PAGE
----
They rarely eat plants, but moles create tunnels that give more destructive critters easier access to your garden's flowers and vegetables.
Advertisement
martha stewart perennial garden
Credit: Ngoc Minh Ngo

Although not the worst critter when it comes to pests, moles are a nuisance. The ground-dwelling mammal, which is recognizable for its hairless, pointed snout and tiny eyes, rarely eats plants but is known for tunneling and uprooting flowers and vegetables in your yard and garden. The tunnels moles create in turn make way for more problematic creatures (think voles and mice).

Determining whether your outdoor space has been infiltrated by moles, however, is as simple as looking out for raised volcano-shaped swellings in your yard, says Greg Niewold, gardening expert and president of Power Planter, a third generation auger company in rural Illinois. "They prefer moist, loamy soil and are most active in the early morning or evening in spring or fall," he adds. "They also come out after rain."

Here's exactly how to get rid of moles in your yard the right way.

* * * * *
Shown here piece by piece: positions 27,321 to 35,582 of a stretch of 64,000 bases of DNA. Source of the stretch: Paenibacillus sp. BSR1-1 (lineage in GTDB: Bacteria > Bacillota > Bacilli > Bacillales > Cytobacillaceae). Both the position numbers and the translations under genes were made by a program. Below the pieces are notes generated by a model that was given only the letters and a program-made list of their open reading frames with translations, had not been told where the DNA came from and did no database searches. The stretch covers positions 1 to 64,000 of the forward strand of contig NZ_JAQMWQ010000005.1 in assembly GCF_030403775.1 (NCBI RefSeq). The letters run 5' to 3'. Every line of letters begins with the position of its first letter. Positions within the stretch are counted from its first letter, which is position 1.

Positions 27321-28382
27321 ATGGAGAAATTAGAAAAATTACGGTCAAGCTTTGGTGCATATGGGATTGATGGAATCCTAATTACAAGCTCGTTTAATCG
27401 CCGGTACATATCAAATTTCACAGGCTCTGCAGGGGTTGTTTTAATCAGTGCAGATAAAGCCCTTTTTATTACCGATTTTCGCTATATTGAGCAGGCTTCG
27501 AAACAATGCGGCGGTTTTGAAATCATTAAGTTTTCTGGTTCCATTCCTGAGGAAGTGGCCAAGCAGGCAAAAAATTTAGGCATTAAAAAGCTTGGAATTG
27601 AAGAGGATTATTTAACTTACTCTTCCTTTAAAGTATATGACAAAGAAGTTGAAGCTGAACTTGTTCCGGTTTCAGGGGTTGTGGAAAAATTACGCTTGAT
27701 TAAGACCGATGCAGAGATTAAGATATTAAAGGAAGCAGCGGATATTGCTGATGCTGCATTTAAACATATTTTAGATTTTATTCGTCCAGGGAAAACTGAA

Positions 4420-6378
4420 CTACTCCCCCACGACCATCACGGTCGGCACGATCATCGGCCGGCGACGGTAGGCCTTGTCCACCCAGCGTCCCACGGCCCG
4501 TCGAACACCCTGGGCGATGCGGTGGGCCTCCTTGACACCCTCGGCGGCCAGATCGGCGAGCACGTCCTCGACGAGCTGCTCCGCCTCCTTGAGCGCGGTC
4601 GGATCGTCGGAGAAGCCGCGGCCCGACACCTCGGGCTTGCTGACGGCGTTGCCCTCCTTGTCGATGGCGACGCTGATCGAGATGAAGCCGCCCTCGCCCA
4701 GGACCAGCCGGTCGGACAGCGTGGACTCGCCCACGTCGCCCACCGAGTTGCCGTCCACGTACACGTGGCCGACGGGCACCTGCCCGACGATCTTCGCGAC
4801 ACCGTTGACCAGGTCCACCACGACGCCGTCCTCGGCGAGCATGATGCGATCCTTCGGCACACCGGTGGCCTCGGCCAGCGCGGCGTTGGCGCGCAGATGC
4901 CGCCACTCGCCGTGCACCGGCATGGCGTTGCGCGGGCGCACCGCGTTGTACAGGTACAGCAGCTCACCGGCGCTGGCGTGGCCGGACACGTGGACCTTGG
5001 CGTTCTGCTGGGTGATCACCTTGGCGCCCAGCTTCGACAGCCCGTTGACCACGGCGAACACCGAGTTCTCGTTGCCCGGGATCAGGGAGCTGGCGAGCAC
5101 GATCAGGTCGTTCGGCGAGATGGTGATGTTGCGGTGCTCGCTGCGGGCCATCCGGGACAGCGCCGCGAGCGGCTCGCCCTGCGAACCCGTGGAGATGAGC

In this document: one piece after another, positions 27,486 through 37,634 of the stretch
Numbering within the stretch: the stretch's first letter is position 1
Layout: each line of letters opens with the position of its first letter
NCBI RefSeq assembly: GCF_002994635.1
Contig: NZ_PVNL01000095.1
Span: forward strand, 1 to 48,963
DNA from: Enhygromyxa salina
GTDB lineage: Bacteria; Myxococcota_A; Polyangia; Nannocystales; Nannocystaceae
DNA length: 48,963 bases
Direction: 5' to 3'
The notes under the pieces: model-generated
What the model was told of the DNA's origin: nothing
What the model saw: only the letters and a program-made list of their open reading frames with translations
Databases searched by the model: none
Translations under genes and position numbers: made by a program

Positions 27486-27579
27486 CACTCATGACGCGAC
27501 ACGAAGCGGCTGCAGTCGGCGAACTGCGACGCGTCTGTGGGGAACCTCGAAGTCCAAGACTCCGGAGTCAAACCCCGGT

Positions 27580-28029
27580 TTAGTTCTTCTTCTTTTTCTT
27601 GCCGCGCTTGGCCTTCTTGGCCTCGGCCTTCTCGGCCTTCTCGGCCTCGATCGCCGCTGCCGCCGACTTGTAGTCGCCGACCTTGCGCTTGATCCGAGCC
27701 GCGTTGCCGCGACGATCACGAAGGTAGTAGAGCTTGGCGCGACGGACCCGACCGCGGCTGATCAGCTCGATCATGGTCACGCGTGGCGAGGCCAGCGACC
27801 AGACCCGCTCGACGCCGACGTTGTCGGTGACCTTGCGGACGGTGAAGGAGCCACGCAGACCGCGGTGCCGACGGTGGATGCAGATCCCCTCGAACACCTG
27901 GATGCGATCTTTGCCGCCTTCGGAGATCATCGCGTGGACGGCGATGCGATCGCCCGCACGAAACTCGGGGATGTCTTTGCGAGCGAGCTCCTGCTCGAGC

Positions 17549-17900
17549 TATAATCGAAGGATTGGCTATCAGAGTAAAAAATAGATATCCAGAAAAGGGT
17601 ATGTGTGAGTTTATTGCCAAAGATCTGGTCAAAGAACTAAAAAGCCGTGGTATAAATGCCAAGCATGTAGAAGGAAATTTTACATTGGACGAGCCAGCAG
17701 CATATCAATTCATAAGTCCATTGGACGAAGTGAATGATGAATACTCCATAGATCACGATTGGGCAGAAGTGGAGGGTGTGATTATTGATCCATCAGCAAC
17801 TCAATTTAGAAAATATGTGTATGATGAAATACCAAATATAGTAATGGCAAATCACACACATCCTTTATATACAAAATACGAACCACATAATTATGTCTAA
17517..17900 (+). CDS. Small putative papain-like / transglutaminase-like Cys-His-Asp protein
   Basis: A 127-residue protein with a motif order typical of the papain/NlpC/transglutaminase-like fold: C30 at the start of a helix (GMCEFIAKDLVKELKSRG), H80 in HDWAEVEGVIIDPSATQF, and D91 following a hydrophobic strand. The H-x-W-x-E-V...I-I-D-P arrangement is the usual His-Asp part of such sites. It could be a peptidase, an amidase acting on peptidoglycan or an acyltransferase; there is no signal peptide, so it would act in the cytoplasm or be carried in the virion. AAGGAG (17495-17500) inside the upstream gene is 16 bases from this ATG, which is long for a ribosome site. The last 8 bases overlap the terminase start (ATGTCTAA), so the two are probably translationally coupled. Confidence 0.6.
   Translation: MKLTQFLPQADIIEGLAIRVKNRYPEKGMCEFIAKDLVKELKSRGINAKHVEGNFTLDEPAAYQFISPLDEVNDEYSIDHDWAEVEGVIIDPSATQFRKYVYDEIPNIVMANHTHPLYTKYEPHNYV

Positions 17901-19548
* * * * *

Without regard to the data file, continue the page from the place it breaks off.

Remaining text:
Plant Flowers That Deter Moles

If you're looking for a natural way to keep moles at bay, Niewold says to choose plants that will make your yard inhospitable to these creatures. "Daffodils, marigolds, alliums, fritillaries, mole plant, and castor beans deter moles from gardens," he says. "They grow quickly, reduce soil moisture, and reduce ground pests."

Try a Store-Bought Repellent

Additionally, you can sprinkle granular repellent products around your lawn or garden (look for natural varieties made from castor oil). With these methods, "over time, the moles will learn to find a new home," he says. "Just don't tell your neighbors!" Beware of castor beans, however, around your children and pets—they are poisonous, cautions Niewold.

Fill Tunnels With Water

And if you already have a mole problem? Niewold says you can get them to scamper away with a bit of water. "Simply poke a hose into the hole, and turn the water on for 10 to 15 minutes," he says.

Create Underground Barriers

The best defense against moles is a good offense, according to Niewold. "Dig at least 12 inches underground and burry a mesh fence," he suggests, adding that the bottom of this fence should be bent away from your garden in the shape of an L; this will send moles scurrying in a different direction.

Try Live Trapping

At about 7 inches long and 4 ounces in weight, moles are small and live trapping is often the most successful method for controlling them, explains Niewold. "Traps are usually set in spring or fall when moles are most active, with early spring being the most favorable time—this is when females are pregnant," he says. "There are several types [of live traps] available, all of which should be placed near active tunnels and especially where they are known to feed." If you set these kinds of traps, be sure to check them daily so you can remove your unwanted visitor in a humane, timely manner.

Comments

Be the first to comment!